But at the end of the day, the coalition held, and the bill passed. When it did, leftists claimed that the bill they tried to kill at least twice was all their idea anyway.

The immensely popular legislation, despite zero Republican votes in Congress and razer-thin margins for Democrats, moved quickly and largely unscathed. The American Rescue Plan was not only the largest emergency stimulus package in history, but it earned accolades for shifting the paradigm to directly assisting working- and middle-class individuals. In addition to direct checks to Americans in need, the ARP is poised to cut child poverty in half, make health care coverage affordable to millions more, and safely reopen schools, among a host of other progressive agenda items.

Biden and Democrats in the House and Senate are already moving onto the next big agenda item: infrastructure. President Biden kicked off the first part of his economic revival agenda on Tuesday, priced at $2.7 trillion ($2.3 trillion in spending plus $400 billion in clean energy tax credits. A second part of the economic revival agenda is poised to be unveiled in the next couple of weeks that will address health care, child care and other care needs, bringing the total spending to $4 trillion over 8 years. The packages also come paired with tax increases for corporations and the ultra rich, with the infrastructure package pairing highly popular corporate tax reform to pay for much, if not all, of it.

Despite the fact that Biden's infrastructure plan makes once-in-a-generation investments in physical and broadband infrastructure, creates history's largest clean energy transformation project, and does so on the back of making corporations pay - things 'progressives' generally say they are all about - somehow (of course) the Peacock Progressive Caucus, in and out of Congress, are going back and forth about why this is a terrible, horrible, inadequate proposal and why, when it nevertheless passes, they should get credit it nonetheless.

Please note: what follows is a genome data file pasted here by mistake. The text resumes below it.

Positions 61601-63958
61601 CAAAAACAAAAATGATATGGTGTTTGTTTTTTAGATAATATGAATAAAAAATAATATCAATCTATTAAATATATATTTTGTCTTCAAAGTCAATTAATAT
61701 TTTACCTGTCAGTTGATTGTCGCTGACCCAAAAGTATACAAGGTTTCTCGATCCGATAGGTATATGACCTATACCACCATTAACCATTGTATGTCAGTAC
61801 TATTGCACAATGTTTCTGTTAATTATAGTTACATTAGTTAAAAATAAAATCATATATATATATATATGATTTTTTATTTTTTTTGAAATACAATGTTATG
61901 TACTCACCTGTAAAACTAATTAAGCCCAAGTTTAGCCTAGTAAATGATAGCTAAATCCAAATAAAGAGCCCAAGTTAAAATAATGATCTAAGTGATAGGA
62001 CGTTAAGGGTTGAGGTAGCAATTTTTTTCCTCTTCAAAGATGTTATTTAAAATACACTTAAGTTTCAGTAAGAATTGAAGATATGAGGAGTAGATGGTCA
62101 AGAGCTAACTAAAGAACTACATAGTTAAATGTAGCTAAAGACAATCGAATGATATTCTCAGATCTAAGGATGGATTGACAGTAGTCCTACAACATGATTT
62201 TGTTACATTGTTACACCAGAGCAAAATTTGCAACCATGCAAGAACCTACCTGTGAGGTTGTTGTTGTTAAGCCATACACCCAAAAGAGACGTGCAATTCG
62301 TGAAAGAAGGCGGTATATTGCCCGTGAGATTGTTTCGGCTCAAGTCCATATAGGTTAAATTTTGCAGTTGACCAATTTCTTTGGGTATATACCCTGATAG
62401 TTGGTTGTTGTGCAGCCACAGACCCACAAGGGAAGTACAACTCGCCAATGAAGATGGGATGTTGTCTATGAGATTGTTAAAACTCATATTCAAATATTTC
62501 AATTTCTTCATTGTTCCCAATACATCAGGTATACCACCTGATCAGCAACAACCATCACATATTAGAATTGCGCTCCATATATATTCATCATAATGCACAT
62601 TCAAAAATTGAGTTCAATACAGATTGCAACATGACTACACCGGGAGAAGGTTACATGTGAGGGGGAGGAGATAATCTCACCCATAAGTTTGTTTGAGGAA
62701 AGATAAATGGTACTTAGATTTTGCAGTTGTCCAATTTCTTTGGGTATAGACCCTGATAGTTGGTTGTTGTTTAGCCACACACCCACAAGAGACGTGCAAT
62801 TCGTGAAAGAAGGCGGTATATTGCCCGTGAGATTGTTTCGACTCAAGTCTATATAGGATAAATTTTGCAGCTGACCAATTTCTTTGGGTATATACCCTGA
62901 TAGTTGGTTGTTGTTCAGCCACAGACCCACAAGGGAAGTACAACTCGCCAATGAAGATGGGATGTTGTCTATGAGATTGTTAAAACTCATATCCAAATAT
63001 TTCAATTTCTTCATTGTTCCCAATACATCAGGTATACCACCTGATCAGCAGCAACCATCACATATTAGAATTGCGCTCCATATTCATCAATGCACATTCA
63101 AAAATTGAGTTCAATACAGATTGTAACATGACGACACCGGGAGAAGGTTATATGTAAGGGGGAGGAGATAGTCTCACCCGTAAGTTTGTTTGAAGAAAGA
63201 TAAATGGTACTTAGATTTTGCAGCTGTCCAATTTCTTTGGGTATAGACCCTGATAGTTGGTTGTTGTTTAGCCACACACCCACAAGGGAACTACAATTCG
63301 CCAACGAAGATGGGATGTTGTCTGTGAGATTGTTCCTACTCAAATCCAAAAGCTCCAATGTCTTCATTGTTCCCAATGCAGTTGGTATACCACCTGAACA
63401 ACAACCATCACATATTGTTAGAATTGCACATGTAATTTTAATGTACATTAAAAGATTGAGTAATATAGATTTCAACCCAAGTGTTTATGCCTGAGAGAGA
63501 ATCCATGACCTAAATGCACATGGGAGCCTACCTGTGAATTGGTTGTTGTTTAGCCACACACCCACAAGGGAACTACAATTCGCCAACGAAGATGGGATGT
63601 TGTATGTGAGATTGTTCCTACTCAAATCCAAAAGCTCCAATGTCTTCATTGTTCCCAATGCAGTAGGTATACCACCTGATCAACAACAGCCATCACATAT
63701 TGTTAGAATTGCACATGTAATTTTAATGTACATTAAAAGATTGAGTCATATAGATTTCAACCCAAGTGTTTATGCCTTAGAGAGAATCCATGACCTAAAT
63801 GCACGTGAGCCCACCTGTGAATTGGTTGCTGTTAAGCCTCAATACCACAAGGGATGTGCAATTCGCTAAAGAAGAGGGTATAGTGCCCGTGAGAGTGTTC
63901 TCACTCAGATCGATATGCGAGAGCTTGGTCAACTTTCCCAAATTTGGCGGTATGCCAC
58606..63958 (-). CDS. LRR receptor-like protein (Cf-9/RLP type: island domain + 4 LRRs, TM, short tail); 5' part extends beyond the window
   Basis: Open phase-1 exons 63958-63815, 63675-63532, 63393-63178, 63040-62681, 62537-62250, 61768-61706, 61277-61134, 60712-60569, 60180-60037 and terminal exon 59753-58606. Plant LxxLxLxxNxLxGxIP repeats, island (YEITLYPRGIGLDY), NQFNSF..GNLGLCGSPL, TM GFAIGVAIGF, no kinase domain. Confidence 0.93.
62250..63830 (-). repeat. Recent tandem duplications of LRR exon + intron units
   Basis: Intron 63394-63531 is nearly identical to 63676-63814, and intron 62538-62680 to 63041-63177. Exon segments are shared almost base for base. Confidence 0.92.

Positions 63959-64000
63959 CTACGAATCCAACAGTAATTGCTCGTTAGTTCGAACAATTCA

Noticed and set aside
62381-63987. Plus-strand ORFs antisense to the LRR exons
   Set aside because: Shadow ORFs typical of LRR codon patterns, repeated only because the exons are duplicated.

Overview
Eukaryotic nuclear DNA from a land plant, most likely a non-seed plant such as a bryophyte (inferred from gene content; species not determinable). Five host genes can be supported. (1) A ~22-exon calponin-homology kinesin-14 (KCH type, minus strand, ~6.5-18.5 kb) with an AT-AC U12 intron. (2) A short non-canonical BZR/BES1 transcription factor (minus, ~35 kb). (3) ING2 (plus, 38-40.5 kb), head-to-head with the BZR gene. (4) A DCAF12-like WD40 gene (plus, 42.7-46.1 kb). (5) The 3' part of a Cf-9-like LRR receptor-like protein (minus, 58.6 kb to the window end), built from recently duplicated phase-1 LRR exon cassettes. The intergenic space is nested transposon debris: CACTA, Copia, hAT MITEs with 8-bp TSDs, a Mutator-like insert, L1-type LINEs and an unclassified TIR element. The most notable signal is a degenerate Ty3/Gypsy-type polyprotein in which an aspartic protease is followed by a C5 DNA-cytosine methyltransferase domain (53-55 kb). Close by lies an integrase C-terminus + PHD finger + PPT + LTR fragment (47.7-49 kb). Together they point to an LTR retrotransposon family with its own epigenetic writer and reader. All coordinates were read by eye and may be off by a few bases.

Varshini Prakash, the Executive Director of the extraordinarily ineffective Bernie Sanders front-group Sunrise Movement, released a statement on Tuesday declaring victory that President Biden had "heard" them and was "speaking [their] language." At the same time in political triangulation of the worst kind, Prakash, whose organization had called Biden a coward for proposing the same plan just days earlier on the grounds that it doesn't spend enough money, couldn't resist the temptation to engage in not-enoughism once again.